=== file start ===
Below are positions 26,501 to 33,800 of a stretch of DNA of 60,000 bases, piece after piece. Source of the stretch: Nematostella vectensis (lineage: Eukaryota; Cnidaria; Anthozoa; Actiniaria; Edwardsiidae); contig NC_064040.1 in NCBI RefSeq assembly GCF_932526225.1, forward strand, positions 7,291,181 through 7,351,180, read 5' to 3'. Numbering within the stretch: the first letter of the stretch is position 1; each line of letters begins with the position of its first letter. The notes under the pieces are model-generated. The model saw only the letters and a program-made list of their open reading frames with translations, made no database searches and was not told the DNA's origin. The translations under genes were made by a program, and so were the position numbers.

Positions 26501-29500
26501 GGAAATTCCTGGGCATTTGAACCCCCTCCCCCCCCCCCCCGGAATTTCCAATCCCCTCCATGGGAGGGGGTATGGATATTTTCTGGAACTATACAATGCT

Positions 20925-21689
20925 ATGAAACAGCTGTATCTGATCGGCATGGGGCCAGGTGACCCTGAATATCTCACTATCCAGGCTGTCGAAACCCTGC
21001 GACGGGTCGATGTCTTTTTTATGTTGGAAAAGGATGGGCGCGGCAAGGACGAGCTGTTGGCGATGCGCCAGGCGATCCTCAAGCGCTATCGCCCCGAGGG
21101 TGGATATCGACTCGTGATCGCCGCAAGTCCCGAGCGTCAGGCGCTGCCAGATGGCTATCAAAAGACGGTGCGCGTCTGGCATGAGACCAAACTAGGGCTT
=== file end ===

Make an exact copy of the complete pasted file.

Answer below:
Below are positions 26,501 to 33,800 of a stretch of DNA of 60,000 bases, piece after piece. Source of the stretch: Nematostella vectensis (lineage: Eukaryota; Cnidaria; Anthozoa; Actiniaria; Edwardsiidae); contig NC_064040.1 in NCBI RefSeq assembly GCF_932526225.1, forward strand, positions 7,291,181 through 7,351,180, read 5' to 3'. Numbering within the stretch: the first letter of the stretch is position 1; each line of letters begins with the position of its first letter. The notes under the pieces are model-generated. The model saw only the letters and a program-made list of their open reading frames with translations, made no database searches and was not told the DNA's origin. The translations under genes were made by a program, and so were the position numbers.

Positions 26501-29500
26501 GGAAATTCCTGGGCATTTGAACCCCCTCCCCCCCCCCCCCGGAATTTCCAATCCCCTCCATGGGAGGGGGTATGGATATTTTCTGGAACTATACAATGCT

Positions 20925-21689
20925 ATGAAACAGCTGTATCTGATCGGCATGGGGCCAGGTGACCCTGAATATCTCACTATCCAGGCTGTCGAAACCCTGC
21001 GACGGGTCGATGTCTTTTTTATGTTGGAAAAGGATGGGCGCGGCAAGGACGAGCTGTTGGCGATGCGCCAGGCGATCCTCAAGCGCTATCGCCCCGAGGG
21101 TGGATATCGACTCGTGATCGCCGCAAGTCCCGAGCGTCAGGCGCTGCCAGATGGCTATCAAAAGACGGTGCGCGTCTGGCATGAGACCAAACTAGGGCTT